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Making the Connection Between Analytics and OR

by Polly Mitchell-Guthrie on November 10th, 2014

This was the title of the panel discussion I attended this afternoon, and it was a great discussion. Any discussion where the facilitator (Jack Levis from UPS) prompts the panel by giving each a cupcake (in case it got too contentious) and bottle of tequila (in case it was too tame) is going to be good.

The panelists included Glenn Wegryn (retired from Procter and Gamble), Russ Labe (Bank of America), and Anne Robinson (Verizon Wireless and former INFORMS President), who would have been plenty interesting on their own, even without cupcake and tequila prompts. Jack asked great questions, kicking off by asking if there is a difference between analytics and OR. Russ said that the business just wants their problem solved – they don’t care whether you all it analytics or OR. Glenn sees analytics as a perspective – that it’s a way to present information, including visualization; that it provides a better way to have civil conversations with IT; and a better framework to describe this work (descriptive, predictive, and prescriptive). Anne thinks OR is a tool in the toolbox but that analytics is an entire process.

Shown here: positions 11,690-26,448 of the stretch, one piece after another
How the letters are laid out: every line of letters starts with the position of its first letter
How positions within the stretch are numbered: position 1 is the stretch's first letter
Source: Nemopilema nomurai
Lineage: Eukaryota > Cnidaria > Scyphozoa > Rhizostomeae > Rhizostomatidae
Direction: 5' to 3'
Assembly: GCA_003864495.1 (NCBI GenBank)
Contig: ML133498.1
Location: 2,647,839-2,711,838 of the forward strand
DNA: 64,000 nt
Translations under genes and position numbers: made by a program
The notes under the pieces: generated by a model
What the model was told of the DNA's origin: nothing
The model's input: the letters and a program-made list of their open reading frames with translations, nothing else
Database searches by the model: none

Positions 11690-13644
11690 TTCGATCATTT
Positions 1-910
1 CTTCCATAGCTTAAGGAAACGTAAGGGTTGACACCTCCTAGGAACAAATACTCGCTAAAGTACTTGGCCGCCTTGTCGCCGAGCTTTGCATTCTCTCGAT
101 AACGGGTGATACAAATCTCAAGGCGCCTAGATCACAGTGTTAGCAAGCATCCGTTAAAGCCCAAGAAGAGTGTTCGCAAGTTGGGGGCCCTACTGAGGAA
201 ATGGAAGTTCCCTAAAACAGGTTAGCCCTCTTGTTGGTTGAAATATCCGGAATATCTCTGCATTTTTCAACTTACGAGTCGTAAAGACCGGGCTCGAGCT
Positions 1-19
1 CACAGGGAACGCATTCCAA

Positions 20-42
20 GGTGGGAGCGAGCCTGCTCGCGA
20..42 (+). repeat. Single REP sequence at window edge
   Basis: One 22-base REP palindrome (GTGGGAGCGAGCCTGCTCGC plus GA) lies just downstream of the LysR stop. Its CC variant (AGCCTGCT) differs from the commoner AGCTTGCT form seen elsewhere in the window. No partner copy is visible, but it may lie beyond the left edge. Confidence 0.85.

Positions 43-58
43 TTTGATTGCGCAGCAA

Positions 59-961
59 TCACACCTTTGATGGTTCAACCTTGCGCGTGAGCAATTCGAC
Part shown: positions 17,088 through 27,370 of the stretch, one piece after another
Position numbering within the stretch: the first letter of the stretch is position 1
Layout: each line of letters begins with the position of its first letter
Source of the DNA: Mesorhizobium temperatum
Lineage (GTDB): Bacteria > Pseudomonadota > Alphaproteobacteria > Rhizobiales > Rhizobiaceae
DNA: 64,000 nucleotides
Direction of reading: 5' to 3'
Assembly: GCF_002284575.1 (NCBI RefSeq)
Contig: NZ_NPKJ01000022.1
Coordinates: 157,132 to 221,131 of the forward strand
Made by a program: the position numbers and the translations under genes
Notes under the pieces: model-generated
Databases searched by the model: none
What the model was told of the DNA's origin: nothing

Jack highlighted a Gartner survey that found that 70% of businesses say they do descriptive analytics; 16% do predictive analytics, but only 3% are in the historic INFORMS realm of prescriptive analytics. Anne said this is a great opportunity for INFORMS. Jack asked for opinions into the data scientist phenomenon and where it fits in. To Russ it seems like analytics done from an IT perspective but is unsure it will last. Glenn is unsure of it, too, but regardless of what it is called he finds he needs roles on successful teams: a business person who can identify opportunities by knowing enough analytics to be dangerous, quants, and data engineers (who can do things like wrangle data out of ERP systems). Anne’s shop is small enough that she needs people with all three skills, although this combination is admittedly hard to find.

Someone commented that analytics has been around for more than 50 years, so the only new thing is what we call it. To which Glenn added that when he was first hired at P&G 30 years ago his title was “Analytical Analyst,” which was really just a cover for doing OR.

So how do you know if someone can do analytics and OR, or if they can just make pivot tables? Analytics certification is one way, and this is an initiative INFORMS has gotten behind. In fact, that’s a segue to a session I’m chairing tomorrow on the Whats Whys and Hows of Analytics Certification. It’s at 11:00 tomorrow morning, so this body on east coast time better get to bed!

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